- Harvard Dropping SAT Requirement for Several More Years Enables More Anti-Asian Discrimination (2021)
- Supreme Court Agrees To Hear Harvard and UNC Affirmative Action Cases (2022)
- Our SCOTUS Brief: “The Grand Judicial Experiment of Excusing Racial Discrimination in University Admissions … Has Failed” (2022)
- SCOTUS Splits Up Affirmative Action Cases So KBJ Can Participate On UNC, After She Recused From Harvard Case (2022)
In allowing schools to discriminate, the Supreme Court deferred to a school’s “educational judgment that such diversity is essential to its educational mission.” Despite the Court’s deference to schools’ judgment, the ABA is in the process of imposing racial quotas in all but name on law schools. It has also weaponized its power to force CRT/DEI ideology on law schools.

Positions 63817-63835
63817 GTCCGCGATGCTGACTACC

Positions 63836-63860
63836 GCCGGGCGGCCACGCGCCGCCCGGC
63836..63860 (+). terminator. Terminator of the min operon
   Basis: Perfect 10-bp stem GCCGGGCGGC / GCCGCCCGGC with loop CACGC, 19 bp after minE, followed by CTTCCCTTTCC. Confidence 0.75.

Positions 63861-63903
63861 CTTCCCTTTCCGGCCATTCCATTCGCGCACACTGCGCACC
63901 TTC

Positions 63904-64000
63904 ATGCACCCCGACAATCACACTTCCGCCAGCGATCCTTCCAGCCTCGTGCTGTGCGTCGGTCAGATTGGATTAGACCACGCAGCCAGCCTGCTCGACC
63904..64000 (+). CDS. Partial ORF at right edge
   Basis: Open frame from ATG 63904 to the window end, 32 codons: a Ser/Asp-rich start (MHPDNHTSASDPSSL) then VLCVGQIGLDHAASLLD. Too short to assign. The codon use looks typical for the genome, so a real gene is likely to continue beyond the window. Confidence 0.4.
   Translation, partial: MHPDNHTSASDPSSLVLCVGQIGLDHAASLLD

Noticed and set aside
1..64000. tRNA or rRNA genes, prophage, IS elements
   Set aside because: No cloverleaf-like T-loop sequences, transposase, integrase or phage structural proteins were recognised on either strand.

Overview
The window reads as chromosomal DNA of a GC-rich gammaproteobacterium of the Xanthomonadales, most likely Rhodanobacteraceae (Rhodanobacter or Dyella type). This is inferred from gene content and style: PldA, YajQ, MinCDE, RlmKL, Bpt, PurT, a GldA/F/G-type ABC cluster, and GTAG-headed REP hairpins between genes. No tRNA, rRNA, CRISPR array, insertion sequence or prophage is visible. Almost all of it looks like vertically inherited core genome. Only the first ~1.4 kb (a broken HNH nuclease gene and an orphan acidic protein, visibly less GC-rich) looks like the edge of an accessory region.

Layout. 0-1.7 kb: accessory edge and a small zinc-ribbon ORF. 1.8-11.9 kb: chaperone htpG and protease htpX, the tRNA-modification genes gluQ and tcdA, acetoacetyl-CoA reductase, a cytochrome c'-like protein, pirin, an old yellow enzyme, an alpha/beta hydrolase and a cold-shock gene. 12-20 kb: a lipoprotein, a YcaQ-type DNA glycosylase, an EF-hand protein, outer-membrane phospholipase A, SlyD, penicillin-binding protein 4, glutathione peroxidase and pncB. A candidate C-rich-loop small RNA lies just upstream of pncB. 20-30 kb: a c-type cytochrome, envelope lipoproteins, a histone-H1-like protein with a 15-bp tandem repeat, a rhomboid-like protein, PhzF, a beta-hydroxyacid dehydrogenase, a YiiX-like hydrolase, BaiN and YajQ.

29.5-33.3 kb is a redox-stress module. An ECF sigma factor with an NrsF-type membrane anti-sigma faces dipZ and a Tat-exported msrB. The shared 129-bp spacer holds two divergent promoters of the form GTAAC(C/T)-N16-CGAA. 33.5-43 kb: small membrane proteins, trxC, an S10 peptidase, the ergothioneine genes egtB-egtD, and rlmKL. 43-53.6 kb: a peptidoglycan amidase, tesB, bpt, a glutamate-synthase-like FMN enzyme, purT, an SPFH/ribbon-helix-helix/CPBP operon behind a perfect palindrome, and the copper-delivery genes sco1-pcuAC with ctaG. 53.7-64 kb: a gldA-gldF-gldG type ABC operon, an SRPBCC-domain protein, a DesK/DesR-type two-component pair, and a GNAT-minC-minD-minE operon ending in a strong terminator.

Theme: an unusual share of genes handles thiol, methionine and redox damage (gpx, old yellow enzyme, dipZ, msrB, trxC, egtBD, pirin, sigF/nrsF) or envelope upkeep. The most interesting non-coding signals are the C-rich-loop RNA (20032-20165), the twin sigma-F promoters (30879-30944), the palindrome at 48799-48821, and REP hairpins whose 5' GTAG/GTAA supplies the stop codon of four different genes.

We’ve been covering how the ABA abuses its gatekeeper-status as the sole law-school accreditor, and the monopoly or near-monopoly states give the ABA to set educational eligibility requirements for bar exam applicants, to impose wokeness on law schools. You can find our previous coverage of the ABA here:
- American Bar Association Abusing Its Accreditation Power To Force Race-Focused Study On Law Students (2022)
- Debate: Should American Bar Association Be Stripped Of Its Monopoly Law School Accrediting Power? (2022)
The purported evidence of bias ABA cites is at best circumstantial. Missing from it is any analysis of whether the black and white defendants studied were similarly situated. Were their crimes similar/identical? Were their criminal histories similar/identical? ABA’s brief doesn’t say.
ABA’s effort to tie the supposed prosecutorial and judicial bias to law schools is also weak: